Fornari’s Favorites – 2004

When I’m asked to name my favorite plant, my standard response is “whatever I looked at ten minutes ago.” I am and out-of-control plant person, after all… how could I pick just one? There are, however, plants that I love the first time I grow them and those that continue to please me year after year. And like most gardeners, I want to share my favorites.

The summer of 2004 brought the return of several old favorites as well as some new plants that have already become “must haves” for the Fornari gardens. As usual, I plant most of my beds with a mix of annuals, perennials, shrubs and grasses, and they all grew quite well this season.

From early spring on, one side of my garden is dominated by three Hakonechloa macra ‘Aureola’, the cascading, clump-forming, golden grass that does so well in part-shade. In April and May, its yellow color and graceful texture drew my eyes away from the flowering plants, and it has continued to attract attention all summer long. I have my golden Hakonechloa grass planted next to some Wieglia ‘Midnight Wine’ shrubs, and the dark foliage of the Wieglia compliments the yellow grass. Purple and yellow foliage plants are always a winning combination in the garden, and this grass and small shrub are perfectly proportioned to mix with annuals and perennials.

My favorite annual by far has been the Fanfare trailing impatiens from the Simply Beautiful plants from Ball Seeds. If you want an easy plant that adds bright pink color all summer, this is a plant for you. The flowers are so large that they resemble a New Guinea impatiens, and they grew well in my afternoon-sun garden. Best of all, they combined well with the perennials in that bed; their form was a good mix with daylilies and other mid-summer bloomers.

Another Simply beautiful plant that excelled for me was the bicolor Pixie mini-impatiens. Normally, I am not drawn to bicolor blooms, but this plant was a cheerful mix of pink and white, and the flowers manage to be both striking and delicate. I found that both the Fanfare trailing and Pixie mini-impatiens to be more interesting than the old standby “busy Lizzies.”

Hakonechloa grass Hakonechloa grass Yes, it’s a short grass with a long name, but Hakonechloa grass is a fantastic plant for a part-sun garden.

Cascading Impatiens Fanfare Cascading Impatiens work well when planted among perennials.
Pixie Mini-Impatiens Easy and cheerful, Simply Beautiful’s bicolor Pixie Mini-Impatiens make a good filler in the front of my part-shade perennial garden. They are growing here in front of one of my favorite late-blooming perennials, the lacy Calamintha nepetoides.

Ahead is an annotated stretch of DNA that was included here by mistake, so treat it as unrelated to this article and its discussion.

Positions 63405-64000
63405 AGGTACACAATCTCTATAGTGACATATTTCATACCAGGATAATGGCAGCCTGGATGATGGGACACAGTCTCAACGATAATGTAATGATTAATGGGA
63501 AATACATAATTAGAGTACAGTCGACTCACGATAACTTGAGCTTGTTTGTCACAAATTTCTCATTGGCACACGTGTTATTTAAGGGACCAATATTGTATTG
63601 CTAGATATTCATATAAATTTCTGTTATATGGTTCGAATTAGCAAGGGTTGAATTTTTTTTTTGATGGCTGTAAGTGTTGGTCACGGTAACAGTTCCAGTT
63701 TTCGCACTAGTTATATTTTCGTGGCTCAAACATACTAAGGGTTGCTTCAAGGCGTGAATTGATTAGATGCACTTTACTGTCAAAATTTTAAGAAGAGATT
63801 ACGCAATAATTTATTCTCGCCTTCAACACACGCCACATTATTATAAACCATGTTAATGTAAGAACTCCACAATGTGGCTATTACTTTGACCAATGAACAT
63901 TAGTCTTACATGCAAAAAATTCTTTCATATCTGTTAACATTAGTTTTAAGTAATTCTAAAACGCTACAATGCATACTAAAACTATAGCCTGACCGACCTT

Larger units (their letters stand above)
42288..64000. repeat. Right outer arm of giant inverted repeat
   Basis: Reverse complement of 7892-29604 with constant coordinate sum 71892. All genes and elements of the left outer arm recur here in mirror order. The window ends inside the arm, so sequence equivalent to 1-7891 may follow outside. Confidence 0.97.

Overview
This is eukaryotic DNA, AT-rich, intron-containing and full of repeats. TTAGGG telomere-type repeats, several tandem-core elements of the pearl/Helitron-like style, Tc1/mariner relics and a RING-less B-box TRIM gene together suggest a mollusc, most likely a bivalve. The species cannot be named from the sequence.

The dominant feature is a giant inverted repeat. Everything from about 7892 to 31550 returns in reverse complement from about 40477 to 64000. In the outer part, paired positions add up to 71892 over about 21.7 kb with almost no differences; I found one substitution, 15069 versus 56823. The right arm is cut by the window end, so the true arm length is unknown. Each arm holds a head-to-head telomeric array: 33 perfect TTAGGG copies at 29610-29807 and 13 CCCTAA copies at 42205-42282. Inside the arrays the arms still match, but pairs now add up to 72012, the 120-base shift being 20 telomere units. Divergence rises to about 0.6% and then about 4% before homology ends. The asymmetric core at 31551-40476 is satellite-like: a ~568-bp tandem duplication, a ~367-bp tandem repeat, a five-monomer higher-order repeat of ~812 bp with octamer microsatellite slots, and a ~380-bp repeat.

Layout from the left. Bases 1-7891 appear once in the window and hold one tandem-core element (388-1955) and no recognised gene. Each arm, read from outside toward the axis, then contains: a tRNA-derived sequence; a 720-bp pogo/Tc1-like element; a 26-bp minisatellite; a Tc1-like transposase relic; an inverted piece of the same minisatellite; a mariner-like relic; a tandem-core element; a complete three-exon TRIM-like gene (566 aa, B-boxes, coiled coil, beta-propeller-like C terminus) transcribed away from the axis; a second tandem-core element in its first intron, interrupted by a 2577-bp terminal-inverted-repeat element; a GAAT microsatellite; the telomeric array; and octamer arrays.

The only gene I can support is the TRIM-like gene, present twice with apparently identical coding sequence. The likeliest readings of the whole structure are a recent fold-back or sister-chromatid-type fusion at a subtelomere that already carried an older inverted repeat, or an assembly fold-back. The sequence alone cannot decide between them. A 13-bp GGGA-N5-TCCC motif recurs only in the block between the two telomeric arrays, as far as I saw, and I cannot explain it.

One of the new perennials I planted this summer is a variety of Helenium called ‘Sahin’s Early Flowerer’ True to its name, this sneezeweed came into bloom far earlier than most of its cousins. Peachy-gold flowers that are streaked with orange began to open in mid-July, and continued to bloom without deadheading for seven weeks. This Helenium grows to about 30 inches tall and the flowers are just the right blend of colors to work well with several colors of annuals and perennials.

Daylilies are a delight every summer, and not a year goes by that I don’t sing the praises of my ‘Final Touch’ daylilies. This cultivar is from Terra Nova Nurseries, and it wins my heart first because of the bright, clear colors (no muddy, orange tones here!) and secondly because it starts to bloom when other daylilies are passing by. The coral-pink flowers (with a lime yellow throat) come into bloom in late July, and last well into the fall. It is not unusual in my garden to have the ‘Final Touch’ daylilies in bloom through the month of September!

And speaking of September… I am particularly fond of my cutting garden at this time of year. The Dahlias and Zinnias are abundant, and they are well complimented by the stiff purple Verbena bonariensis, and the Queen Anne’s Lace-like flowers of the self-seeding Ammi visnaga ‘Green Mist’. Stick them in a basket with some rosehips from a Rosa glauca, and you have a glorious celebration of the end of summer. A garden planted with all of these beauties in my garden is truly something to celebrate!

Helenium This new cultivar of Helenium is called ‘Sahin’s Early Flowerer’ and it is valuable for it’s mid-range height, early flowering, and long period of bloom.
Terra Nova daylilyAttention growers: You should be growing this Terra Nova daylily so that more gardeners can plant it! It’s one of the stars in my Aug and Sept garden.
zinnias and dahlias Nothing says late summer like a huge bouquet of zinnias and dahlias.
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